Thursday, November 26, 2009

On the Battlefield - Yorktown

It was a cold, rainy day on the battle field. Below is a panarama of the Americans breaching one of the British positions. This was inside at the National Park Service building.


The earthworks that were re-built...I think in the 1930s. These would have been the British positions.


Below is how they built the earthworks during the revolution...early version of Hesco barriers. These are kind of falling apart. They would have been filled with dirth and the covered with dirt.


"The Fox" , this is a French made cannon manning a British position. "The Fox" was the name engraved on this cannon. It could fire a cannon ball as far as a mile.


Below, are American and French positions. This is part of the Grand French Battery. This battery contained 30 pieces of artillery which bombarded the main British Defenses. The two cannon below are field guns.


Below a Mortar (front) and a Howitzer (back).


Looking down range...that house is in big trouble.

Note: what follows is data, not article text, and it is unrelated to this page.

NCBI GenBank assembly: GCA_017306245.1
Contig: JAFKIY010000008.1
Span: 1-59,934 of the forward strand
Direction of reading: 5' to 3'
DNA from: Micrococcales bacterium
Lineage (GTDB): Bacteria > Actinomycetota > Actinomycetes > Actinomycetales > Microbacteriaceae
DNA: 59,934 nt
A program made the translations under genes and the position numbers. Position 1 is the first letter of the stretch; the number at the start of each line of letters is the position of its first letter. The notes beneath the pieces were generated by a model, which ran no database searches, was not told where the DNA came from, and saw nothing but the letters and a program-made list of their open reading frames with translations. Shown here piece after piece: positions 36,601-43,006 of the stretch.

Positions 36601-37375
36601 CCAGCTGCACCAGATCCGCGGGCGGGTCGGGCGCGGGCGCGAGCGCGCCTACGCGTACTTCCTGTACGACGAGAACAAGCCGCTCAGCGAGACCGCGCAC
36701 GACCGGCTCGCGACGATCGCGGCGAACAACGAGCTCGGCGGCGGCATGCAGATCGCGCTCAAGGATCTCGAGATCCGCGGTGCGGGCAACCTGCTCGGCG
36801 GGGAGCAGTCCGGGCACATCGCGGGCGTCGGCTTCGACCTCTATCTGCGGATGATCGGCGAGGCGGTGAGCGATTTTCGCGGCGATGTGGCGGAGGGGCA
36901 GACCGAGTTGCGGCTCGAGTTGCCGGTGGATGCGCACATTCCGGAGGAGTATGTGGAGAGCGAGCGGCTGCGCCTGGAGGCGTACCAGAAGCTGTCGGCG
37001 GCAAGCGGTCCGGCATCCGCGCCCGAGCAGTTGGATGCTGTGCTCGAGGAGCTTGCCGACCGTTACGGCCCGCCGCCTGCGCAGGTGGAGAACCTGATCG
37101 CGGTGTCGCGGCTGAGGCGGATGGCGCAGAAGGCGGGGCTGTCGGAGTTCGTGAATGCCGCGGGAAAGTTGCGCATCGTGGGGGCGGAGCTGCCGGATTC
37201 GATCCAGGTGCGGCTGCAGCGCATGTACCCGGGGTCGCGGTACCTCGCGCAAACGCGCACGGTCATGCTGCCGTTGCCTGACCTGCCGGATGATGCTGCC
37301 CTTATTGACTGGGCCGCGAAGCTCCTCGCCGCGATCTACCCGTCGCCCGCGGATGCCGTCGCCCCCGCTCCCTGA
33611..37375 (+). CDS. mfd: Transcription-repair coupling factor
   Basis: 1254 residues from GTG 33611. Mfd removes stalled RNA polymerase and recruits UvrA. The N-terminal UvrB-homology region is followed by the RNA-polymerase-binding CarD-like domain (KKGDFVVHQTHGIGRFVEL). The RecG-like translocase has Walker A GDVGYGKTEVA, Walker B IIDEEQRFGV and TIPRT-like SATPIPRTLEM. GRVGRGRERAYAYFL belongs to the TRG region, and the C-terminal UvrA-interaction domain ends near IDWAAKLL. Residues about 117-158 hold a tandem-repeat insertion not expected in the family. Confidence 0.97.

Below, the American Approach Road. This ravine protected Americans from British cannon fire as they moved up to build the main seige lines.


Yours truly "manning" one of the American cannons.


Then down in the trenches. I actually slipped in the mud while walking around and up on this Redoubt... Yes, I was almost impaled on one those logs. Would have been very interesting as one of my ancestors survived the Revolution...lost a leg, but survived the war...could you imagine that meeting in heaven..."Hi great-great-great-great-great-great-great....grandfather, I died on the Yorktown there was no war...I slipped in the mud and was impaled on one of those big spikey log things."



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